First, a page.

Redirected from Infinite Series
In mathematics, an infinite series is a sum of infinitely many terms. Such a sum can have a finite value; if it has, it is said to converge; if it does not, it is said to diverge. The fact that infinite series can converge resolves several of Zeno's paradoxes.
The simplest convergent infinite series is perhaps
This series is a geometric series and mathematicians usually write it as:
Formally, if an infinite series

1) If the series ∑ a_{n} converges, then the sequence (a_{n}) converges to 0 for n→∞; the converse is in general not true.
2) If all the numbers a_{n} are positive and ∑ b_{n} is a convergent series such that a_{n} ≤ b_{n} for all n, then ∑ a_{n} converges as well. Conversely, if all the b_{n} are positive, a_{n} ≥ b_{n} for all n and ∑ b_{n} diverges, then ∑ a_{n} diverges as well.
3) If the a_{n} are positive and there exists a constant C < 1 such that a_{n+1}/a_{n} ≤ C, then ∑ a_{n} converges.
4) If the a_{n} are positive and there exists a constant C < 1 such that (a_{n})^{1/n} ≤ C, then ∑ a_{n} converges.
5) If f(x) is a positive monotone decreasing function defined on the interval [1, ∞) with f(n) = a_{n} for all n, then ∑ a_{n} converges if and only if the integral ∫_{1}^{∞} f(x) dx exists.
6) A series of the form ∑ (1)^{n} a_{n} (with a_{n} ≥ 0) is called alternating. Such a series converges if the sequence a_{n} is monotone decreasing and converges towards 0. The converse is in general not true.
The series
The geometric series
The sum
If a series converges, but not absolutely, then one can always find a reordering of the terms so that the reordered series diverges. Even more: if the a_{n} are real and S is any real number, one can find a reordering so that the reordered series converges with limit S (Riemann).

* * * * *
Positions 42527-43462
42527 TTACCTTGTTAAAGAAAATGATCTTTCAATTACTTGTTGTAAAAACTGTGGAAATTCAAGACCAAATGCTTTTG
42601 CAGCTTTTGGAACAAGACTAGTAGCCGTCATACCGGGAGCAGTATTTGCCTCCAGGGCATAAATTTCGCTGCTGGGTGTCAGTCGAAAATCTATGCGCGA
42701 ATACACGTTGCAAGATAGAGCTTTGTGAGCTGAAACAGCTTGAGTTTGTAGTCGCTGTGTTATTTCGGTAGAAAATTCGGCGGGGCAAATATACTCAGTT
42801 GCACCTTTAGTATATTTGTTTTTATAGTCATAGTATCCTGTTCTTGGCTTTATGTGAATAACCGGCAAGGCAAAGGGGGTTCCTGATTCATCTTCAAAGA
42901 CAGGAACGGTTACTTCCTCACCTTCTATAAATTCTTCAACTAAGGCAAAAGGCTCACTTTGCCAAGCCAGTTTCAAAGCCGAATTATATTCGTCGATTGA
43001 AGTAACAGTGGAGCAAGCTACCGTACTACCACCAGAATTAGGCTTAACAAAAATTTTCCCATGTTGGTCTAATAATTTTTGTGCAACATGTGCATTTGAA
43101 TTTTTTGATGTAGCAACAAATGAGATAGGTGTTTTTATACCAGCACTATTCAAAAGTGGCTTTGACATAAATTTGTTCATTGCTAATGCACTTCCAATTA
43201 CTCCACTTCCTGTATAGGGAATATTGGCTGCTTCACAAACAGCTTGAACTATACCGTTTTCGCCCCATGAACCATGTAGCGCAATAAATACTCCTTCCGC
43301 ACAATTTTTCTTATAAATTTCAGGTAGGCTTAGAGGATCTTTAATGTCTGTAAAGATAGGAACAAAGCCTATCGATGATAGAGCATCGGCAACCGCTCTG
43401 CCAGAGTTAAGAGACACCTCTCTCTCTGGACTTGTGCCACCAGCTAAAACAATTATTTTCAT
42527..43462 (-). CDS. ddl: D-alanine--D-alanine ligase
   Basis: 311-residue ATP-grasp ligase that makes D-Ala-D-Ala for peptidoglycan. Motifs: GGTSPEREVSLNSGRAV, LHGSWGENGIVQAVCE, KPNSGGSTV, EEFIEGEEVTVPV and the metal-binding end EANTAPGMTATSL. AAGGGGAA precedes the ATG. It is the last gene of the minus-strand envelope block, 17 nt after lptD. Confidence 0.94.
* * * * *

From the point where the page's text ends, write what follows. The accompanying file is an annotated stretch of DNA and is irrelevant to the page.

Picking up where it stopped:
Several important functions can be represented as Taylor series; these are infinite series involving powers of the independent variable and are also called power series.
Historically, mathematicians such as Leonhard Euler operated liberally with infinite series, even if they were not convergent. When calculus was put on a sound and correct foundation in the nineteenth century, rigorous proofs of the convergence of series were always required. However, the formal operation with nonconvergent series has been retained in rings of formal power series which are studied in abstract algebra. Formal power series are also used in combinatorics to describe and study sequences that are otherwise difficult to handle; this is the method of generating functions.
The notion of series can be defined in every abelian topological group; the most commonly encountered case is that of series in a Banach space.
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